Are you drinking too much coffee?
Are you caught in a vicious cycle of stress, sugar and stimulants? Do you crawl out of bed and need a strong coffee to get you going, or do you reach for the sugary cereals or toast and jam?
If either of these scenarios sound like you, you may be caught in a vicious cycle of stress, sugar and stimulants, with all its negative effects on your mind and mood.
Stimulants give us instant energy, but all they do is just make the problem worse. As you may know by now from my previous articles is, balancing your blood sugar is the keyto sustained energy and weight control.
Stimulants also promote the brain’s feel good chemicals. In times of stress, the adrenal glands release a combination of hormones, including cortisol and adrenalin, that break down stores of glucose and raise your blood sugar levels, tapping into your energy reserves to provide instant fuel to deal with the apparent danger (the flight or fight response)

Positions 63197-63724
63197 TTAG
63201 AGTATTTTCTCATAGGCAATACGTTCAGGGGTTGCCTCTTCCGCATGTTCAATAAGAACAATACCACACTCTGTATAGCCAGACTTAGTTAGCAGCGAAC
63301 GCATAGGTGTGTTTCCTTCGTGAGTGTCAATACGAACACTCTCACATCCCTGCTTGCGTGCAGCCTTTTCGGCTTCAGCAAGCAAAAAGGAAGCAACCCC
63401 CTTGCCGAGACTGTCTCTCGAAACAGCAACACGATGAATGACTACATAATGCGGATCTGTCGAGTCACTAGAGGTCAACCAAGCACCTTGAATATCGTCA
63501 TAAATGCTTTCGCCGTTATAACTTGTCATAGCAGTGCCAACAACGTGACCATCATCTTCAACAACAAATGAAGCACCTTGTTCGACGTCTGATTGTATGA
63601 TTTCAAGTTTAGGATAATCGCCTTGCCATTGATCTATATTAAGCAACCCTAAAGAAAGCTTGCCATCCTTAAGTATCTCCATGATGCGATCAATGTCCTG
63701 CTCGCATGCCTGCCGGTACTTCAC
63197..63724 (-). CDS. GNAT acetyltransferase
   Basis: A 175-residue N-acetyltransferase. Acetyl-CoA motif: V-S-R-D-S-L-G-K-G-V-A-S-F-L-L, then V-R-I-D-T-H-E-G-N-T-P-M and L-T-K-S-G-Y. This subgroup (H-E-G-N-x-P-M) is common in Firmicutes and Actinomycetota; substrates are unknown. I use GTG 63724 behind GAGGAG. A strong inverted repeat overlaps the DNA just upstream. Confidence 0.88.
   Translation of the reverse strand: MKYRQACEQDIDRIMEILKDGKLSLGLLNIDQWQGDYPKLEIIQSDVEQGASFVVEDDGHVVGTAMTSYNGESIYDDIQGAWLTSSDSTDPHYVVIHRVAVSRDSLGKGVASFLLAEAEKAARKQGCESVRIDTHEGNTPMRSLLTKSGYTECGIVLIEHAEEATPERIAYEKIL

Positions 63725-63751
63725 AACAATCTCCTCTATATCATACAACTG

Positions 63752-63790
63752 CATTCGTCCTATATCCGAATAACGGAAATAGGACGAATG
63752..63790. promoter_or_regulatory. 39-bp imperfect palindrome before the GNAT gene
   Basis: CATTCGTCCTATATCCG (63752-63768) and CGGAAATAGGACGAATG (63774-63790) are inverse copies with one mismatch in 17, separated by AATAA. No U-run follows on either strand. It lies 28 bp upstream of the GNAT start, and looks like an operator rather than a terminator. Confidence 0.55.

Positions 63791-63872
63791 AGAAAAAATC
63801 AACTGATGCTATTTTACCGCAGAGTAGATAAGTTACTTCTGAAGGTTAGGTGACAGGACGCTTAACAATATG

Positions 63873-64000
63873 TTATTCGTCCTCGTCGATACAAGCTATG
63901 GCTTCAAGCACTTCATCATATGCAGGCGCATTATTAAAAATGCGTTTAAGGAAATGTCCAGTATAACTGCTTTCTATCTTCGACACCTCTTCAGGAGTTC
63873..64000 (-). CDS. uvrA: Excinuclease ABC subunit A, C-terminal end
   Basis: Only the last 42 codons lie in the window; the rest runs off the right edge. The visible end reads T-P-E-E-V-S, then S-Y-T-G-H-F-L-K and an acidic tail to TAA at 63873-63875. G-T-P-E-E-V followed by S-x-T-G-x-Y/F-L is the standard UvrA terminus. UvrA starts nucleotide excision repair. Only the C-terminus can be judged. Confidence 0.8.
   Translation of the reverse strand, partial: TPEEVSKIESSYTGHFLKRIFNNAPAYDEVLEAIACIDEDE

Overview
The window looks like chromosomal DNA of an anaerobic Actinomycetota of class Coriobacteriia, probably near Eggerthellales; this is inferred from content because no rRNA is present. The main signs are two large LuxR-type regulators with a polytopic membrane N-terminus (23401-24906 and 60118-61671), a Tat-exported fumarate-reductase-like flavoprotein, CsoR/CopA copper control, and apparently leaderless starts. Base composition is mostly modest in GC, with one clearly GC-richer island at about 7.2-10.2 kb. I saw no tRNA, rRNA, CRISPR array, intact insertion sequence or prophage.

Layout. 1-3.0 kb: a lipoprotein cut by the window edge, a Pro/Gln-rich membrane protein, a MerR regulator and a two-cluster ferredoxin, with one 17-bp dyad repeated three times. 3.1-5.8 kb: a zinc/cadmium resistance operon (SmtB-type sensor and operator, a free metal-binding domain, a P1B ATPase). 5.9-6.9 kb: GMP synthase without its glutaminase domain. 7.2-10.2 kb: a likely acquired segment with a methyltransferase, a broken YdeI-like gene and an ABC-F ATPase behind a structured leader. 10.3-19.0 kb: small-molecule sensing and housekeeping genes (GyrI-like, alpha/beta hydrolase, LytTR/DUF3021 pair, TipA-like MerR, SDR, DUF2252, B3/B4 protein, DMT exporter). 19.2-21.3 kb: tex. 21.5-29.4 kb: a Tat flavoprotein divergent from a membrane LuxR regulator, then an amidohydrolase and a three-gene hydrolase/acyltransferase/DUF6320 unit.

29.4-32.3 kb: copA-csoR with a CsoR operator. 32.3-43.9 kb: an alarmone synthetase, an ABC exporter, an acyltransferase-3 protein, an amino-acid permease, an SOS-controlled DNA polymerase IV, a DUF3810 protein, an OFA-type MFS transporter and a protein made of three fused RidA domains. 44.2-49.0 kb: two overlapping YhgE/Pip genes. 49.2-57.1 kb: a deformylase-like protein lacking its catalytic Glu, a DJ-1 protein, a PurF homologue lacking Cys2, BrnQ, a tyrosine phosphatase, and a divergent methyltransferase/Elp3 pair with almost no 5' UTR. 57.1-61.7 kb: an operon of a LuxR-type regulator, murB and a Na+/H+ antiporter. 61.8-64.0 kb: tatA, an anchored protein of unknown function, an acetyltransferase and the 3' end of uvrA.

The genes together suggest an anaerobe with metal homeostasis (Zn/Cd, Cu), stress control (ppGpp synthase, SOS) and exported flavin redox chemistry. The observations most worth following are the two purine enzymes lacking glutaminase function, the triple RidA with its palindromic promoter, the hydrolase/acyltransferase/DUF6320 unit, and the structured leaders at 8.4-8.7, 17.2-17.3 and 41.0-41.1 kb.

Of course, today’s stressors take place mainly inside our heads (Covid and all that comes with it, money worries, relationships etc) but these worries can still induce the flight or fight response (ever have a panic attack as a result of over thinking?) this response also produces adrenalin, and that too raises blood sugar levels.
Stimulants have the same effect, stirring up adrenalin and dopamine seriously messing with your blood sugar and so encouraging your body to store fat.
The reason people get hooked on drinking coffee, especially in the morning, is because it makes them feel more energised and alert but after their first cup of coffee, coffee drinkers don’t feel any better than people who never drink coffee.
Coffee drinkers just feel better than they did when they woke up. In other words, drinking coffee relieves the symptoms of withdrawal from coffee.
It’s highly addictive! Also, the more caffeine you consume, the more your body and brain become insensitive to their own natural stimulants, dopamine and adrenalin. You then need more stimulants just to feel normal, pushing your body to produce more dopamine and adrenalin.
The result is adrenal exhaustion, leading to apathy, lethargy and an inability to cope. The obvious place caffeine can be found is in coffee but it is also in coke and energy drinks and in smaller amounts in tea, chocolate and green tea, although drinking a weak cup of tea is unlikely to be a problem.
Don’t worry I’m not asking you to completely quit your coffee, but it’s advisable to cut back to a maximum or 1-2 coffees a day and drink them before noon.